The Language of Dreams
Dreams of the Children
Dreams of the World
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. . . recurring lessons in dream analysis . . .
Objective Vs. Subjective Level Of Dreams
When we dream of something or someone familiar to us in our real waking life, we need to focus on the question of whether the dream object should be analyzed on the objective or subjective level, or both.
It is unusual for the dream to have meaning on the objective level, although one should examine that level first. Some people find warnings or affirmations in their dreams often. This is rare.
It is much more common for all the elements in the dream, even the familiar, to speak symbolically. Therefore, every dream about the familiar should be looked at closely by the dreamer on the subjective level. This means that the dreamer should do associations with the familiar element, and substitute those associations along with the other associations for key elements in the dream to find the dream story that is being told symbolically. In other words, the dreamer should ask, "What do I associate with my husband? What kind of masculine is he? What are his qualities?" or "What does this dog mean to me? What does he remind me of? Does he have any cultural or archetypal associations that are significant?" or "What does this job mean to me? In what sense is it my work? Are there clues in what is going on in the dream job that speak to me about the symbolic nature of this job?" This is the process that should be applied to any familiar element in a dream as well as the unfamiliar to find the symbolic, subjective level of the dream.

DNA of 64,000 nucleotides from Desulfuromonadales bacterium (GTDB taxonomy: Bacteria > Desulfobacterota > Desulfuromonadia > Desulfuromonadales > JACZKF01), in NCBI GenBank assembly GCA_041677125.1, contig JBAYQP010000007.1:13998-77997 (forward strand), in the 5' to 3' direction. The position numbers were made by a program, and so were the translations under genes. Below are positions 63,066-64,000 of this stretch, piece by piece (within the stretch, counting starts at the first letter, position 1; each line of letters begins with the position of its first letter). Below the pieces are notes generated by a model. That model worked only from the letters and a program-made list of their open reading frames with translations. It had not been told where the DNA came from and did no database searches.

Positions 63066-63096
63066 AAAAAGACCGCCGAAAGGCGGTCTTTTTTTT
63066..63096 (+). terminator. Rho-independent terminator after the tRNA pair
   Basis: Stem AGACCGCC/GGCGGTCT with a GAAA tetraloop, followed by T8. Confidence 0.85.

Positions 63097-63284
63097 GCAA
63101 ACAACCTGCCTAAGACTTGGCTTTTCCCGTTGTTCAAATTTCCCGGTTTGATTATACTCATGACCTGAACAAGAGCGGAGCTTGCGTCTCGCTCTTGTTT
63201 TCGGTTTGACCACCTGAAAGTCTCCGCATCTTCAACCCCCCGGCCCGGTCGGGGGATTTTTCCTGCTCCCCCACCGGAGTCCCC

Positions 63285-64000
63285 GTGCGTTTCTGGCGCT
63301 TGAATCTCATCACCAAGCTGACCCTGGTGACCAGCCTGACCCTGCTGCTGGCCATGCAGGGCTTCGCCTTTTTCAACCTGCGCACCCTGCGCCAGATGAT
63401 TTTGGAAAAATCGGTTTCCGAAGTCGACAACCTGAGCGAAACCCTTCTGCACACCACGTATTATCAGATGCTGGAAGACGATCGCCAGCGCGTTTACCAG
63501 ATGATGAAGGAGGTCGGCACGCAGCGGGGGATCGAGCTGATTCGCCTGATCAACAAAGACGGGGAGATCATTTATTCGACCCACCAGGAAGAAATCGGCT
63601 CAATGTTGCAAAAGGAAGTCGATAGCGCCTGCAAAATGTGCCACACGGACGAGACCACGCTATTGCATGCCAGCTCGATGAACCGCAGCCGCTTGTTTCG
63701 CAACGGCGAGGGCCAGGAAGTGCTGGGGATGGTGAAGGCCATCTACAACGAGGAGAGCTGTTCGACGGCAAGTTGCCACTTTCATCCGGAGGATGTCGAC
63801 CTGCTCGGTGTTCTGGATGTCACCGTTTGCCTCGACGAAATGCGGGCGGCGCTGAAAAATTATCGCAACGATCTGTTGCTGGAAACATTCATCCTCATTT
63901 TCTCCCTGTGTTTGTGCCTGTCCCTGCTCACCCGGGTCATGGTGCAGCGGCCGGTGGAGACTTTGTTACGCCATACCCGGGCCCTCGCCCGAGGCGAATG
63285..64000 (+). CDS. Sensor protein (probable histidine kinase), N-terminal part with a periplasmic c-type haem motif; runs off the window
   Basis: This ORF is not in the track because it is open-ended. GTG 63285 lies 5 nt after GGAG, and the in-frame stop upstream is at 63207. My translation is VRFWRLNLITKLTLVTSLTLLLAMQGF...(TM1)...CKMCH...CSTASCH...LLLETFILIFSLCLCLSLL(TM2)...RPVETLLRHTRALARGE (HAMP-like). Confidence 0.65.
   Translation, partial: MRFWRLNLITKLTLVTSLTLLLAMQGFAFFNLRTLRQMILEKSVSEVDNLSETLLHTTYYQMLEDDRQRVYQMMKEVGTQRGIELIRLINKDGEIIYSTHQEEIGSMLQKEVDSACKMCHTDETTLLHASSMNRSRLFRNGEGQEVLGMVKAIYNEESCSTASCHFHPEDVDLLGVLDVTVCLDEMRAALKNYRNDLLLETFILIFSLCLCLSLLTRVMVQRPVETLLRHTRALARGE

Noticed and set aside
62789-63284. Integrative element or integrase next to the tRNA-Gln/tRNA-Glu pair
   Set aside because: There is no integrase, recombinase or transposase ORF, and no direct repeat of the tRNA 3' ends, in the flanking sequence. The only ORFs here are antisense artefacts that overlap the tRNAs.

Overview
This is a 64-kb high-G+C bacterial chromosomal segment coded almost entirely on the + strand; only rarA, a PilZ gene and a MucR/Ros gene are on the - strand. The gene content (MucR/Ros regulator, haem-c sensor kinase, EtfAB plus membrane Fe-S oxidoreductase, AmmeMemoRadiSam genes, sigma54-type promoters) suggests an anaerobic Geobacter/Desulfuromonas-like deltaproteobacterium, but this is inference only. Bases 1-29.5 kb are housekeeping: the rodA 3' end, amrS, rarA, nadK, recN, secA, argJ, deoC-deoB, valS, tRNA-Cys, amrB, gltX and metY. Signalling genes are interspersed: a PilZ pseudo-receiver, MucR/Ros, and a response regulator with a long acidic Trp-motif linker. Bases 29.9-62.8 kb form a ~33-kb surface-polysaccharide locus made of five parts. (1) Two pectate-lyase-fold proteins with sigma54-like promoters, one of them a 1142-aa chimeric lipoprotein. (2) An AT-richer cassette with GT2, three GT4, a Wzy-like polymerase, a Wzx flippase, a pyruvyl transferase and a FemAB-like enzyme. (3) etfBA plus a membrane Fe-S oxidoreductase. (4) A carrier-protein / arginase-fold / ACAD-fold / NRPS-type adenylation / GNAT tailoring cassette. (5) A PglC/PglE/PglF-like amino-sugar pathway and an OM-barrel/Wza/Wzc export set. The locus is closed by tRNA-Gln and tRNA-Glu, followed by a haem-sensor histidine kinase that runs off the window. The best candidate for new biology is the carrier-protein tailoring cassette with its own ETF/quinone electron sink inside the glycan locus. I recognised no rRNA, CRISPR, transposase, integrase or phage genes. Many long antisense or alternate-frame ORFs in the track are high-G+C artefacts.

The message of a dream can vary dramatically, depending on whether the dreamer pays attention to the objective or subjective level of a dream. It is my experience that the real richness in a dream can be found by examining both levels. Even when my dreams are most meaningful on the subjective level, I often find that I have learned something I didn't know consciously about the familiar element that appeared in the dream.
Our first videotape, Understanding Your Dreams: The Method, gives more illustrations of how to examine dreams on both levels. Each tape in our series allows the viewer to observe dreamwork done by individuals in one on one work with a Jungian analyst and in workshop settings.
Elizabeth Strahan, Jungian analyst, discusses the steps of this analysis in more detail and with numerous examples on Tapes One and Two of the videotape series, The Language of Dreams.